Help! The missing bass guitar of Beatles legend Paul McCartney may be “worth £10m.”

Help! The missing bass guitar of Beatles legend Paul McCartney may be “worth £10m.”

Sir Paul McCartney, former member of The Beatles, has a lost bass guitar that could be worth over £10 million. A worldwide search has attracted the attention of hundreds of people.

From 1961 until 1963, when the Höfner 500/1 electric bass, styled like a violin, mysteriously vanished right before the end of Beatlemania, McCartney frequently brought it on stage.

During the band’s tenure in Hamburg, Germany, McCartney, now 81, made the purchase.
His previous comments about how he “fell in love with it” were predicated on the fact that, as a lefty, its shape seemed more symmetrical to him.
Prior to the 1969 rooftop performance by McCartney, Starr, Lennon, and Harrison atop their Savile Row offices, it had not been seen for some time.

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Since then, the star of “Help!” has been actively searching for the Höfner.

He laid it down for a while during his time with the band, then picked it back up in London during the recordings for their breakthrough album, Let It Be.

Last month’s concert by Sir Paul McCartney / AFP via Getty Images

The guitar also appears in Peter Jackson’s 2021 documentary, Get Back.
The instrument, which has a rich musical history and is now worth at least £10m, has been lost, and Höfner has stepped in to aid the musician in his urgent hunt for it.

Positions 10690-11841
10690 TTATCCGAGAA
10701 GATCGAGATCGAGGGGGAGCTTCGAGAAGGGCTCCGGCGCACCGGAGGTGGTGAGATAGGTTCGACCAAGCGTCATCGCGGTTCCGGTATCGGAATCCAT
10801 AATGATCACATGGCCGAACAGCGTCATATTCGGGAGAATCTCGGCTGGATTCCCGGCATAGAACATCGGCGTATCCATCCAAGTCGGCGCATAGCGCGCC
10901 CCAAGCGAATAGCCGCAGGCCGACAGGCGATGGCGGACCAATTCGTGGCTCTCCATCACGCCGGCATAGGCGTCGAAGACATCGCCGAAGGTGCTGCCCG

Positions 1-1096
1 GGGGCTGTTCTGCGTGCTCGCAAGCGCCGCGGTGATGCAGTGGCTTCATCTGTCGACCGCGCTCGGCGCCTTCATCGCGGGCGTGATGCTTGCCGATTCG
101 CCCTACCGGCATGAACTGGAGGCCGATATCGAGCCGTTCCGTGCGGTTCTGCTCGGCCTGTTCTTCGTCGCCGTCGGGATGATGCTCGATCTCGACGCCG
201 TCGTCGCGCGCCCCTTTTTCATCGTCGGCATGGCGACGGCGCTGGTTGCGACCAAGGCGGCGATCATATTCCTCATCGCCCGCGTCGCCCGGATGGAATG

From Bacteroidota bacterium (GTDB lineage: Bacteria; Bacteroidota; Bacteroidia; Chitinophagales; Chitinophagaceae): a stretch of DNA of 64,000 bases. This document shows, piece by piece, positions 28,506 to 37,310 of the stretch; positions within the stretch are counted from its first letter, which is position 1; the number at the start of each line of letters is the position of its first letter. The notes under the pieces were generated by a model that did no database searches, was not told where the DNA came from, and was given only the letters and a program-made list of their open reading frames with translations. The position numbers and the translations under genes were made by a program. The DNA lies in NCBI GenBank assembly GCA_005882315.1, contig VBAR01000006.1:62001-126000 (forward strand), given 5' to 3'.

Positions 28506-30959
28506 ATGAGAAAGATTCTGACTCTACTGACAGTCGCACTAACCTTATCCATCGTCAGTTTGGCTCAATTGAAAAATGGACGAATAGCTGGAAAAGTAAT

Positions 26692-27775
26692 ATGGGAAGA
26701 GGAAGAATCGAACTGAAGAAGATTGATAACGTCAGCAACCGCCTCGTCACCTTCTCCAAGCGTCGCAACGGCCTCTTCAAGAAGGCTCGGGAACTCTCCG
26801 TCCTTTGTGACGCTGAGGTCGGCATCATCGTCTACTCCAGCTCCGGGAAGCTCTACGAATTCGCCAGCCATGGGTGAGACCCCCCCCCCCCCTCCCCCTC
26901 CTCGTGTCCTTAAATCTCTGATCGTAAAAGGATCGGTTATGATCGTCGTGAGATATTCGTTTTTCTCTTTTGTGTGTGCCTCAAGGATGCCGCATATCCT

The hashtag #tracingthebass has been used to initiate a global internet search for the instrument.
Nick Wass, an executive at Höfner, told the Sunday Telegraph, “I’ve worked closely with Paul McCartney’s team over the years, and when I’ve met Paul, we’ve talked about his first Höfner bass and where it could be today.”

“Paul asked me, ‘Heh, because you’re from Höfner, couldn’t you help find my bass?'” And that was the impetus for this massive search.”

The bass has mysteriously disappeared from either the basement of the Beatles’ Savile Row offices or a closet at Abbey Road, according to several rumors.

Mr. Wass elaborated, saying, “This is the bass Paul played in Hamburg, at the Cavern Club, and at Abbey Road,” adding that the instrument could be considered “more like a Van Gogh or a Picasso than just an instrument.”If Paul’s bass could be returned to him, he’d be overjoyed.
Since yesterday’s debut, organizer Scott Jones stated, “We are dealing with hundreds of emails and we’ve already picked out two in particular because we know it instantly marries up with something that we already knew.”

We weren’t anticipating thousands of red-hot leads so quickly… My guess is that anyone with inside information will eventually come forth after some internal deliberation.

The 56-year-old claimed he did not know the identities of the people suggested by “different people” as possible suspects, but did say that they had links to both the United Kingdom and the United States.
Mr. Jones, a writer who looked into the death of Rolling Stones guitarist Brian Jones, said, “The name (has) cropped up a few times now, because it’s disconnected and it’s coming from a range of sources.” Things like that are easily noticeable.It’s still feasible, but the confidence you have in a piece of information grows exponentially when it’s backed up by other sources with no ties to one another.

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